NFL Analysis


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What’s Next for New England Patriots QB Mac Jones?

New England Patriots quarterback Mac Jones
New England Patriots quarterback Mac Jones (10) warms up before a game against the Kansas City Chiefs at Gillette Stadium. (Eric Canha-USA TODAY Sports)

The post-Tom Brady era that started so well in New England is already coming to its bitter end. 

All signs point to divorce between Mac Jones and the New England Patriots. Every report coming out of New England suggests the Patriots will trade Jones before next season, and the team will start someone else at quarterback. 

Early Returns Don't Equal Long-Term Results

After three short years, it's already over for the Patriots and their first post-Brady experiment.

It's easy to forget now, but Jones briefly looked like the only quarterback from the 2021 Draft class with his act together. Of course, there was a lot of imperfect information at the time. 

Urban Meyer was undermining Trevor Lawrence in a truly spectacular fashion. As intended, Trey Lance was riding the bench to get some developmental time. In Chicago, Justin Fields was stuck playing for a lame-duck head coach in an offense that never fit his skill set. 

Jones, by contrast, looked pretty put together for a rookie. That was always the book on Jones coming out of college — smart, quick on the draw and accurate. All of that seemed to pay off right away. He was like a version of Philip Rivers, still in the early stages of his football evolutionary process.

Statistically, Jones was rock solid. His 49.4 percent success rate as a rookie ranks second-best since 2004, trailing only Dak Prescott. By EPA per dropback, Jones falls to 15th at 0.04, but that was still an above-average mark among rookies since 2004, according to TruMedia.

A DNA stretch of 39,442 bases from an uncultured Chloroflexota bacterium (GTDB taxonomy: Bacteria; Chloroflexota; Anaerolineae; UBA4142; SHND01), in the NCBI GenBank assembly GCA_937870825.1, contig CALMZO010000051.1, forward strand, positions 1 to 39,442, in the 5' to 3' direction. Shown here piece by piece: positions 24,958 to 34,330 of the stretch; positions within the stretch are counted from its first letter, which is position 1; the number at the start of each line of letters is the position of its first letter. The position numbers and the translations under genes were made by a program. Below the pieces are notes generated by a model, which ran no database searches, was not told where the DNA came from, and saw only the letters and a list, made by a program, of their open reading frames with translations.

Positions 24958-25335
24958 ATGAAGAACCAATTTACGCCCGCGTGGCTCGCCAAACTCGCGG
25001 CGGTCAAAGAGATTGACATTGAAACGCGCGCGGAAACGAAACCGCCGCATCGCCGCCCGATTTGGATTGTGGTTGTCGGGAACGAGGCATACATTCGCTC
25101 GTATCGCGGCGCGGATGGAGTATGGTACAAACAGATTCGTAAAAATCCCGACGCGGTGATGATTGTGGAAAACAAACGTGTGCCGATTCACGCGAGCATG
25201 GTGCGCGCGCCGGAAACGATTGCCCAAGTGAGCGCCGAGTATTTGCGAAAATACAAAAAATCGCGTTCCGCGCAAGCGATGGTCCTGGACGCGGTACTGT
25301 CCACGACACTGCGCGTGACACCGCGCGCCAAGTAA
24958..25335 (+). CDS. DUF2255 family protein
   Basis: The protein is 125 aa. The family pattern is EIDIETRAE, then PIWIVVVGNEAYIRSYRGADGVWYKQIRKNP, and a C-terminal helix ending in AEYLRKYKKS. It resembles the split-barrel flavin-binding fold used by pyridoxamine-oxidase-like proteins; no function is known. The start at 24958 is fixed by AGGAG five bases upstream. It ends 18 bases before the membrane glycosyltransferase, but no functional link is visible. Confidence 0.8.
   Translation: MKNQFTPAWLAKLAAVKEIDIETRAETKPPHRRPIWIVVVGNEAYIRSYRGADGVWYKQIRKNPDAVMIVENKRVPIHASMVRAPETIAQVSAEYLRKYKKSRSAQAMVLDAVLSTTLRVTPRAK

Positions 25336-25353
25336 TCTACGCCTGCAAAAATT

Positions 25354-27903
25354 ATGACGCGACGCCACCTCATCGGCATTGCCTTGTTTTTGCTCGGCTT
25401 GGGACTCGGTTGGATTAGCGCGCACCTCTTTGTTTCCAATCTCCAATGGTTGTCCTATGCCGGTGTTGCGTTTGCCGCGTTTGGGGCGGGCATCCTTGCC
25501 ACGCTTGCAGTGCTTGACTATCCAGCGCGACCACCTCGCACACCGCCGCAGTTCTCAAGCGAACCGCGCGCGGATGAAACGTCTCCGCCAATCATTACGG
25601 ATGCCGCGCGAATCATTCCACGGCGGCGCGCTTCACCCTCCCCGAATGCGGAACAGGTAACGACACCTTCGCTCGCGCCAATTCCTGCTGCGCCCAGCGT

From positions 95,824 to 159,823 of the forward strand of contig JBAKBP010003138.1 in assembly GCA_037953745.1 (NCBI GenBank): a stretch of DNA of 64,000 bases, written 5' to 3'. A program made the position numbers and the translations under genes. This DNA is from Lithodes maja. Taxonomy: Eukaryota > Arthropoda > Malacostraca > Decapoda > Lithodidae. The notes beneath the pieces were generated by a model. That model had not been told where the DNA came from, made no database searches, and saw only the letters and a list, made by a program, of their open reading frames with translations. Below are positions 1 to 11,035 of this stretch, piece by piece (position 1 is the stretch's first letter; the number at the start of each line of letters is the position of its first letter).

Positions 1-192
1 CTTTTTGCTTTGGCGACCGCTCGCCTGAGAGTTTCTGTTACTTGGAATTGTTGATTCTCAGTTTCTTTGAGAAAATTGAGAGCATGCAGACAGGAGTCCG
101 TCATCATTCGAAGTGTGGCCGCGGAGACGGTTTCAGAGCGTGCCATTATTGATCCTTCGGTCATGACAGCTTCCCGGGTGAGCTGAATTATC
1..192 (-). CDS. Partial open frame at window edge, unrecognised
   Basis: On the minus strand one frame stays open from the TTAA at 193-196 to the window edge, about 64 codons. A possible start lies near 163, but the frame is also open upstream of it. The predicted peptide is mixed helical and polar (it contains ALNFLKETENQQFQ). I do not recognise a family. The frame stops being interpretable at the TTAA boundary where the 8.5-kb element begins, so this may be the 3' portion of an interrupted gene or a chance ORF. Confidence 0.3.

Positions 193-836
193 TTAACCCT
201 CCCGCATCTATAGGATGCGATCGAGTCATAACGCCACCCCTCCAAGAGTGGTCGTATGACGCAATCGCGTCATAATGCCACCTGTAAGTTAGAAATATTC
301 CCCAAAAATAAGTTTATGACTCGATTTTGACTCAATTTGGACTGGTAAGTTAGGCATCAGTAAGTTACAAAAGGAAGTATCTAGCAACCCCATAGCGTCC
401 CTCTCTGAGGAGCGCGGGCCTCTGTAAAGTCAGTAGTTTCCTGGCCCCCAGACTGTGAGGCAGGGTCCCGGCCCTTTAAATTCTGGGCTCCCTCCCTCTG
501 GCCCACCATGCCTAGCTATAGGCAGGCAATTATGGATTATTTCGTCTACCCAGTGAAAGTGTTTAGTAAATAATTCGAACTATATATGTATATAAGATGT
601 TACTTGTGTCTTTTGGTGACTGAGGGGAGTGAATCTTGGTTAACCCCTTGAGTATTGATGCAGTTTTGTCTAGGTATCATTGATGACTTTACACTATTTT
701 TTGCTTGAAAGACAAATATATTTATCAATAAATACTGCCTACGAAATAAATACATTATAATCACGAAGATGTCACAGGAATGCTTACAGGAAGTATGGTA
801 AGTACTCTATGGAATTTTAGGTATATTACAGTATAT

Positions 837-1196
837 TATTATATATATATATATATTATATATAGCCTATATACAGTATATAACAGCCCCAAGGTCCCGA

That blend of production made perfect sense for Jones' skill set. His entire game was about winning before the snap, making the right decisions and getting the ball where it needed to go on time.

As his success rate suggests, Jones did that quite well. He never had the athletic ability or arm talent to create outside the pocket or fit certain high-difficulty throws, which would always put a ceiling on his game. That largely explains why Jones' EPA per dropback, more a measure of explosive ability than consistency compared to success rate, is comparatively worse.

Things Fall Apart

Steady as Jones was as a rookie, there was always the looming question about what he would look like in less-than-ideal conditions. New England's current setup is not quarterback-friendly. But in 2021, the Patriots had a respectable offensive line, a functional skill group led by Jakobi Meyers, with Josh McDaniels calling plays.

The last point might not feel like a plus, but McDaniels always put together stellar offenses in New England as a play-caller. It's just his head coaching stints that have gone awry.

A lot of that fell away in 2022 and 2023. The offensive line got worse via roster attrition. Matt Patricia and Joe Judge called plays in 2022, neither of whom previously called offensive plays, and then Bill O'Brien tried to right the ship in 2023. 

Meyers left in 2023, and all the Patriots did to make up for it was sign Juju Smith-Schuster, who ended up being a slower version of the same thing. None of the comfort and guard rails Jones enjoyed as a rookie remain. 

Here's a look at the Patriots' top pass catchers in 2024.

PlayerReceiving YardsCatchesTouchdowns
Demario Douglas561490
Hunter Henry419426
Kendrick Bourne406374
Devante Parker394330
Ezekiel Elliott31351*2
*Elliott's 51 catches led the team

Jones does not have the physical ability to compensate for any of it. He only got worse and worse the more he played under those conditions, one bad habit reinforcing another repeatedly.

HOw Jones Has Changed

Some of it was foreseeable. Jones's inability to create became a massive issue when the offense had fewer answers in structure, and the offensive line was worse. He was asked to create more but was not capable of doing it. 

It's also not like Jones suddenly garnered the arm strength to unlock all the throws outside the numbers and down the field he struggled with. Not having those clubs in his bag was fine when the offense was consistent in 2021, but without ground to stand on in either 2022 or 2023, the absence of those high-leverage throws was glaring.